Savannah Stopover is just a little over a month away, and there is palpable excitement among local followers of indie rock and many who are immersed in the local music scene.
But if you're not following the scene, the impressive Stopover lineup might just read like some sort of surrealist poem.
With more than 90 bands playing over three days, it will be nearly impossible, even for those of us who are covering the festival, to preview every single act.
So what to do? If you're overwhelmed by the number of choices, what's the best way to figure out a plan for March 6-8?
First off, embrace the spirit of discovery.
With so many bands and with 10 Historic District venues all within walking distance, you could turn Savannah Stopover into a spontaneous pub crawl. Stop by one venue, check out the band and stay if you like it, move on if you're looking for something better.
Or just trust the programming. I've got plenty of my own opinions, but I've come to trust the people in charge of the Savannah Music Festival, Savannah Jazz Festival, Savannah Stopover and other big events on the calendar.
And that probably means devoting attention first to the 20 or so headlining acts. A few of them play really late shows, but there are some big exceptions, like the free community concert in Ellis Square on March 8 capped by The Weeks and the opening night party in the Moon River Beer Garden with St. Paul & The Broken Bones.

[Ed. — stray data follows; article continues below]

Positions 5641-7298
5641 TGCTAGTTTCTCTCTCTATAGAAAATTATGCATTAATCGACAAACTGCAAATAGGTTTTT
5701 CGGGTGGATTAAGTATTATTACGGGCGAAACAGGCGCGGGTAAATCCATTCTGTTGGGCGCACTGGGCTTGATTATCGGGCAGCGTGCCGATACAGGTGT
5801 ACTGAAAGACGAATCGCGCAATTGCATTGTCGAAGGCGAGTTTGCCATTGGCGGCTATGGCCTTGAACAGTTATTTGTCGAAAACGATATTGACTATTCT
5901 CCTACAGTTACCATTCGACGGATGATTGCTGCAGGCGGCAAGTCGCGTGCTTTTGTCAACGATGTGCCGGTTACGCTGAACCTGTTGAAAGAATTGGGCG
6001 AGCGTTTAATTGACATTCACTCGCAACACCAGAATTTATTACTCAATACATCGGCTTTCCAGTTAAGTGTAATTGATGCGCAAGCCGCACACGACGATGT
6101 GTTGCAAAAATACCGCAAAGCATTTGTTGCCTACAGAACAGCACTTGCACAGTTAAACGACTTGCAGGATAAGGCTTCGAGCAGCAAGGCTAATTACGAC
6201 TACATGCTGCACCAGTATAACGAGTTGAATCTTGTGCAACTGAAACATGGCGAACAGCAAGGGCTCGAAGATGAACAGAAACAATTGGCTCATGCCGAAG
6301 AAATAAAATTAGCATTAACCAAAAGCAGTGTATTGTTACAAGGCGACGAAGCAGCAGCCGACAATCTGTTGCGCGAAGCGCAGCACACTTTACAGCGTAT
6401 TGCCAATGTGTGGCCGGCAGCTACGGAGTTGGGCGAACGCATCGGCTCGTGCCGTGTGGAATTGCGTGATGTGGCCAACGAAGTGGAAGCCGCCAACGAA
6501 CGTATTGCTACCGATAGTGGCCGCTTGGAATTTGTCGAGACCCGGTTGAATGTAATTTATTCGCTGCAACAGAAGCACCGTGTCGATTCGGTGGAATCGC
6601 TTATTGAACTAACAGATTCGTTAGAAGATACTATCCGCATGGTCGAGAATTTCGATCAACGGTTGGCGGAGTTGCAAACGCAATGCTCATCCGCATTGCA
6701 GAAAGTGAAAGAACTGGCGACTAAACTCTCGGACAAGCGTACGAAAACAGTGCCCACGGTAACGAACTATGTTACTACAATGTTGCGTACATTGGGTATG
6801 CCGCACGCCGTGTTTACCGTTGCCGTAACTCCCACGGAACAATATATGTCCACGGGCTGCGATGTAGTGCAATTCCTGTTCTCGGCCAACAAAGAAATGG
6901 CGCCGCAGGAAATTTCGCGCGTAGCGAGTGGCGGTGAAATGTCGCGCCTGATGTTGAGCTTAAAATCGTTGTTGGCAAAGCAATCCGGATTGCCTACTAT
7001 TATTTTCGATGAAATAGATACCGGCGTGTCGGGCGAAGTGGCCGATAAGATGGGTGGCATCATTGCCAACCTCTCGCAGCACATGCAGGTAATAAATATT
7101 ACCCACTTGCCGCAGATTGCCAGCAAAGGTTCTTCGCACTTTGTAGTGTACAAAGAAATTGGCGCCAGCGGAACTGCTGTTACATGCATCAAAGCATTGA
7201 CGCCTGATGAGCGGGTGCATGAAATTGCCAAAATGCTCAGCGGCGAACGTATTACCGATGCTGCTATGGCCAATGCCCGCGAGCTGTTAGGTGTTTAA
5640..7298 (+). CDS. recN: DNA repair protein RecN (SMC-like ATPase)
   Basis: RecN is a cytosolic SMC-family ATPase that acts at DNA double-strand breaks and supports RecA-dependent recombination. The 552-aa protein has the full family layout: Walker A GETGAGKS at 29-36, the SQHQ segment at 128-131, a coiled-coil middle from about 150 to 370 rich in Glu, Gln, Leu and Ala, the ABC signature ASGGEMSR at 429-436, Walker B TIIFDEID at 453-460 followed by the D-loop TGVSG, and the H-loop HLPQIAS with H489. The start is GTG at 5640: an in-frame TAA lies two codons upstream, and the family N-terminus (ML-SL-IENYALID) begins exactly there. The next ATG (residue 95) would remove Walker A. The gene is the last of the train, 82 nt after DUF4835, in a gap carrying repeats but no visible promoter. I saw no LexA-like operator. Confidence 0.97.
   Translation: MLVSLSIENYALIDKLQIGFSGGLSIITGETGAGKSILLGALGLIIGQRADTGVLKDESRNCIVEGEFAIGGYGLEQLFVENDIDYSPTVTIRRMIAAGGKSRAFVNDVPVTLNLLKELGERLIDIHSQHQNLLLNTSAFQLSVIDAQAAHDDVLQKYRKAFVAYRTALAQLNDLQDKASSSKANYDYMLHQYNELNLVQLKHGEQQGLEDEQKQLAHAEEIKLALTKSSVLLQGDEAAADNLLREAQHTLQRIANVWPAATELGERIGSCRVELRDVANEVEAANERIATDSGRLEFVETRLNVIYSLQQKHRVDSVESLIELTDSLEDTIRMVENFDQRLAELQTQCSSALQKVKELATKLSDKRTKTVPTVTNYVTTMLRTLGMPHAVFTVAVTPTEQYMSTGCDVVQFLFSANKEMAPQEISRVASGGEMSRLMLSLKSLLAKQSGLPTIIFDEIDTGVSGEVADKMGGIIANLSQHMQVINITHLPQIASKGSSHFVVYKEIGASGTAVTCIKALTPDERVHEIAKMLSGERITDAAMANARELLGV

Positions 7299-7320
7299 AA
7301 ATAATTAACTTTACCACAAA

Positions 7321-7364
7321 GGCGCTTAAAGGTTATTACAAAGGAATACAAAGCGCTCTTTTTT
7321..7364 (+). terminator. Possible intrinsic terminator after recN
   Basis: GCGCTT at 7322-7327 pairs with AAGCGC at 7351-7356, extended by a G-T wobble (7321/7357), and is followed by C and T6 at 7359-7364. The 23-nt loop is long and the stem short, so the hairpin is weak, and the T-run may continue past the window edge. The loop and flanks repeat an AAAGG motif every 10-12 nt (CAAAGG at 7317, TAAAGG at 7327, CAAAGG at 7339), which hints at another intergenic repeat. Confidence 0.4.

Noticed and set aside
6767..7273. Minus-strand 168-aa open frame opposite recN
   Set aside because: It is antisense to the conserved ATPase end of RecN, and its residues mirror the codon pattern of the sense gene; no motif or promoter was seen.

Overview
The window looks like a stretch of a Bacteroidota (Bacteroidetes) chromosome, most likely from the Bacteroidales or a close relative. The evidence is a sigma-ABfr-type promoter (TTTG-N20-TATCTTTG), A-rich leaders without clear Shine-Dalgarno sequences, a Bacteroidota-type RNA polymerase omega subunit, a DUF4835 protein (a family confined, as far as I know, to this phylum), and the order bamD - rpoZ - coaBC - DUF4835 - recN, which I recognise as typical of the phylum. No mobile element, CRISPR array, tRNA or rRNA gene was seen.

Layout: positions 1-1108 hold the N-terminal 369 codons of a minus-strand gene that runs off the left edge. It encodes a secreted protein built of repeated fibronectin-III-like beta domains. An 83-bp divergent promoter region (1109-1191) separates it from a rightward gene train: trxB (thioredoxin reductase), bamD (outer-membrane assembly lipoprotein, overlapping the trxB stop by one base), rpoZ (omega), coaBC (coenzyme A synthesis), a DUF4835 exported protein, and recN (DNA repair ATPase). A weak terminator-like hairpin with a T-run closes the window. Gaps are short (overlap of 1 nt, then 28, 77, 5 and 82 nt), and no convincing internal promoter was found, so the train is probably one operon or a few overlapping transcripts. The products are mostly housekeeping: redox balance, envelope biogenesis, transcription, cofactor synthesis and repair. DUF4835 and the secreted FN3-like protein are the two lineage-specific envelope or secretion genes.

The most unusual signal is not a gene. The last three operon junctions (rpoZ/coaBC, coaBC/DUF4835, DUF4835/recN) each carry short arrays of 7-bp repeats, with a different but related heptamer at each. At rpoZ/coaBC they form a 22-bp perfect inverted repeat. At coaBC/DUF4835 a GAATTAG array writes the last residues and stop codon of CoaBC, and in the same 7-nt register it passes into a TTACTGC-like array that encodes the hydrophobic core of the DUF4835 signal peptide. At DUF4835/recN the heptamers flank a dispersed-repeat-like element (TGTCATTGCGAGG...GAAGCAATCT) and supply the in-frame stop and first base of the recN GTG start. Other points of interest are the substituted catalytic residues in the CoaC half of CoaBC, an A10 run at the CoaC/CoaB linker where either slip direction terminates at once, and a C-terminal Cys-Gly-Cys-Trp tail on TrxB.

Even if festival attendees arbitrarily limited their experience to local acts and to the showcases of locally based labels, they'd be guaranteed a busy, fun, exhausting weekend.
On Thursday, March 6, Kylesa will perform late at The Jinx after several other bands on their Retro Futurist label.
The Congress Street Social Club is the venue for two other local label showcases - Soft Science on Friday, March 7, and Furious Hooves on Saturday, March 8. Both of those events start in the afternoon.
The Savannah Stopover website also features an interactive schedule so users can sign up and share their picks with online contacts. Relatively few attendees seemed to use the service last year, but I have found it immensely helpful in tipping me off to acts I might otherwise have missed.
However you approach Savannah Stopover, you're sure to find some personal gems.
Bill Dawers writes City Talk in Savannah Morning News and blogs at Savannah Unplugged (www.billdawers.com). Contact him at firstname.lastname@example.org.